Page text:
The Institute for Black Justice was founded in September, 2020 by Carol C. Mitchell, a local attorney and social justice advocate. Mitchell holds a Juris Doctor from Seattle University School of Law, a Master of Arts in Organizational Systems Renewal from Seattle University, and a Bachelor of Arts in Sociology from the University of Washington Seattle.
Mitchell has more than 20 years of public sector leadership experience, having served most recently in Pierce County, Washington. Mitchell's primary responsibility was to improve outcomes for individuals with behavioral health and substance use conditions who were caught in the grip of the criminal justice system. Mitchell has significant organizational and human resources experience, having served as the Chief HR Officer for the Port of Tacoma, Chief Organizational Development and HR Officer for Metro Parks, Public Relations Officer for Pierce Transit, and as Executive Consultant for her own preventive law firm.
Mitchell spent 17 years as the host of TV Tacoma's "CityLine," a Tacoma, WA based public affairs talk show. Her volunteer activities include a Gubernatorial appointment to the Board of Trustees of Clover Park Technical College, Past President of the Fair Housing Center of Washington Board, member of the Palmer Scholars Board of Directors, and Past President of the Tacoma City Association of Colored Women's Clubs, Inc.
Tiawania (Tia) Harris Dalton is a Pierce County native with a background in administration, environmental sciences, and geospatial mapping. While pursuing her chosen line of work, she realized that there were issues with diversity, equity, and inclusion in many of her positions. This awareness led her to develop her skills independently.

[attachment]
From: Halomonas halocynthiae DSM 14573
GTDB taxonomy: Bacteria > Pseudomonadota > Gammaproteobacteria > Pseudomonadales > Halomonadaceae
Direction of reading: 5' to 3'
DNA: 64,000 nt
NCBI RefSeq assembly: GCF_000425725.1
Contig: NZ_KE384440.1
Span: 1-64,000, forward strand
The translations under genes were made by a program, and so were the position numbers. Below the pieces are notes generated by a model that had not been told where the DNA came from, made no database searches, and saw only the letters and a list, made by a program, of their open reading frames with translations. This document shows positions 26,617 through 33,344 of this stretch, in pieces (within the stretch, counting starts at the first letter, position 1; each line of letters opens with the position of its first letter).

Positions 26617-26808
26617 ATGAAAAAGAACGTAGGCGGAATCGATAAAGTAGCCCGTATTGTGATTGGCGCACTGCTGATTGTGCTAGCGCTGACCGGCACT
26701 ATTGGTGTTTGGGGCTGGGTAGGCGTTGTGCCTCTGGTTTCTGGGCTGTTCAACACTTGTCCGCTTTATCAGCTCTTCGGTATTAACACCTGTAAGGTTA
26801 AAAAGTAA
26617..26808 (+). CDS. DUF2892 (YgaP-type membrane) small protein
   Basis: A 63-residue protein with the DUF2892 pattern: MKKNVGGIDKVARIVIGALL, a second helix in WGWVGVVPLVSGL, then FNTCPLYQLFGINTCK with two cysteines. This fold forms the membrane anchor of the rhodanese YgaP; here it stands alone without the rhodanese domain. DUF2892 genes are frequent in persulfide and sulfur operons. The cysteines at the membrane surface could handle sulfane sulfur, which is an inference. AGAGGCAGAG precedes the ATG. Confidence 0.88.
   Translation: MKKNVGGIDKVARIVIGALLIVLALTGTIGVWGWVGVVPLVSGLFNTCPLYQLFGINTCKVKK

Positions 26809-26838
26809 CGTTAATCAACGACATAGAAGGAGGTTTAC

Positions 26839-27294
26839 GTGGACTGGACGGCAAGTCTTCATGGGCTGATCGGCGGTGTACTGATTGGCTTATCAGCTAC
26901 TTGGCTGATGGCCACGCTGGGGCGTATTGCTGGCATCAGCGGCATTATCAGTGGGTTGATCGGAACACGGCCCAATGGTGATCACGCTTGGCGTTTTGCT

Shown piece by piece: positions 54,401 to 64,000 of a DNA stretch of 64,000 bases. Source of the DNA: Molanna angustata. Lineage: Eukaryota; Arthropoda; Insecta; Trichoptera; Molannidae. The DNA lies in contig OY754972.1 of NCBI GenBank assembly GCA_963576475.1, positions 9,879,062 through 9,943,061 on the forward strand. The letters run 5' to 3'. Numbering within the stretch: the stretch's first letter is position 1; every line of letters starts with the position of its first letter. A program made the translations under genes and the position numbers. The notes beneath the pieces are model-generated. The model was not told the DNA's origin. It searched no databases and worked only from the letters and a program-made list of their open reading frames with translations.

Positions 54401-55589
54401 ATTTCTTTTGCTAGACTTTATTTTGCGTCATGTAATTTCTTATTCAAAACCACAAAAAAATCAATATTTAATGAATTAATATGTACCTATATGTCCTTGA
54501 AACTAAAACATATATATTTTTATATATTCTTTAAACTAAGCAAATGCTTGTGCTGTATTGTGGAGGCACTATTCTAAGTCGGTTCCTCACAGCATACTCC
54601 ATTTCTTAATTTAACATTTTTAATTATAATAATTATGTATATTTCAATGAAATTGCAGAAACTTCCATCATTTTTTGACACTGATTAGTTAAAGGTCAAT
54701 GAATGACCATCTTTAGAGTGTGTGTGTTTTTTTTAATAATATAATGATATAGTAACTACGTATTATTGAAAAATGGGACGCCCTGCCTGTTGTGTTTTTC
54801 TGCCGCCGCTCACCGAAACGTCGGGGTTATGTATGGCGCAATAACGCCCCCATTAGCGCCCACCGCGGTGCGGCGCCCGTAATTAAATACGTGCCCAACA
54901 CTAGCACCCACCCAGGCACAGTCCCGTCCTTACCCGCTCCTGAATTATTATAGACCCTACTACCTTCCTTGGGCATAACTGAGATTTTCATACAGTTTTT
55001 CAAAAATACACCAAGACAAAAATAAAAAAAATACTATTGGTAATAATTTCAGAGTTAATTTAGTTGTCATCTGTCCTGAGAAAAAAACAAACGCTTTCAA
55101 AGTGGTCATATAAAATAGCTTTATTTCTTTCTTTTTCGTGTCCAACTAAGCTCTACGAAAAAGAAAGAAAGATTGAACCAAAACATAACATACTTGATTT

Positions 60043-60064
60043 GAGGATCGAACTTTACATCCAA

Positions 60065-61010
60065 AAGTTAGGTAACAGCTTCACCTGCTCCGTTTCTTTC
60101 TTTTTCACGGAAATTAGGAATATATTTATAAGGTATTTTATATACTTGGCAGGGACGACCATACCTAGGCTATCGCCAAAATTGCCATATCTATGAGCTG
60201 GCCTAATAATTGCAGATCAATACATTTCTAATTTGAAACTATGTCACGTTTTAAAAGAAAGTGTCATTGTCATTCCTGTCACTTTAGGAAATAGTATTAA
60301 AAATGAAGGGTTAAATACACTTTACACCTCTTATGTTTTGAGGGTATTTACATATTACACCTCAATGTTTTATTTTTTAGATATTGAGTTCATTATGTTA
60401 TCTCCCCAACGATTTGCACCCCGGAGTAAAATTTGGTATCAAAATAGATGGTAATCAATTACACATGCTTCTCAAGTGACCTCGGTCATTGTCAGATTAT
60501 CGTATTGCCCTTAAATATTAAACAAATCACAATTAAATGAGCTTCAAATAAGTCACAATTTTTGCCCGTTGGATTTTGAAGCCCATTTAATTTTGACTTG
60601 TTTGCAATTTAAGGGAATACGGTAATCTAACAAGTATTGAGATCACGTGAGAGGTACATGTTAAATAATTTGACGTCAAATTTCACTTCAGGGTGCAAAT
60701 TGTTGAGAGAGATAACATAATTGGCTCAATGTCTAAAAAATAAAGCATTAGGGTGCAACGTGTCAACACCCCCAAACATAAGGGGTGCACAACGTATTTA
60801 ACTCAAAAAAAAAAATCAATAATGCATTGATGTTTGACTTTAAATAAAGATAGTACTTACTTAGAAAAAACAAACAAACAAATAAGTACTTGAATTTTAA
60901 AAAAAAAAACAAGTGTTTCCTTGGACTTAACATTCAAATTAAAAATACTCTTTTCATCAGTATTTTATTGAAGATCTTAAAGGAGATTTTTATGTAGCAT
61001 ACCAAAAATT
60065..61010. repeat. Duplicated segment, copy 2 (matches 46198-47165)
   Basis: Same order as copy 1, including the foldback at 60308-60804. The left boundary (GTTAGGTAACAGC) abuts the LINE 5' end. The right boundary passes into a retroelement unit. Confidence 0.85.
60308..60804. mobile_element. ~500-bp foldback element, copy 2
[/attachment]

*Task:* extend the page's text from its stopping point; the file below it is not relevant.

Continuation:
Tia dove headfirst into entrepreneurship to be a part of the change needed for others with a mixed skill-set and similar struggles to get established permanently in the workforce. Her goal is to create generational wealth for her family and create a pathway to do the same for other underrepresented peoples in her community.
Tia has a passion for food sovereignty, ethical marketing, video productions, and diversity equity, & inclusion in green and technological spaces. She spends her free time volunteering in the Pierce County Community with the WSU Extension Pierce County Master Gardeners and engages in her neighborhood community garden.
Peggy Hurd is originally from Los Angeles, California, where she started her educational journey. She attended Pepperdine University and majored in Psychology.
Mrs. Hurd moved to Washington state in the early 1980s. She received her Bachelor of Arts with a focus on Environmental Social Work from the Evergreen State College Tacoma Campus. She has a year of master-level classes from Walden University with a focus on mental health. Chemical Dependency is also another area of study.
Mrs. Hurd recently retired from the King County Department of Children, Youth, and Family where she served as a Children's Family Welfare Social Worker for over five years.
Mrs. Hurd has over 25 years of experience in social services. Her focus on services has been: empowering individuals to be who they can be and assisting them in removing barriers that may prevent them from reaching their full potential.
Leandra Taylor is a Parent Peer Advocate with a personal record of successfully navigating the challenges of the child welfare system. Certified by the Department of Health as a Peer Mentor in 2023, Ms. Taylor brings a professional background in the healthcare field, and a wealth of lived experience as the parent of a young son. Leandra provides weekly check-ins and support to IBJ CHIMES Family Advocacy clients, and acts as a motivational speaker sharing the lessons and learning from her own personal journey.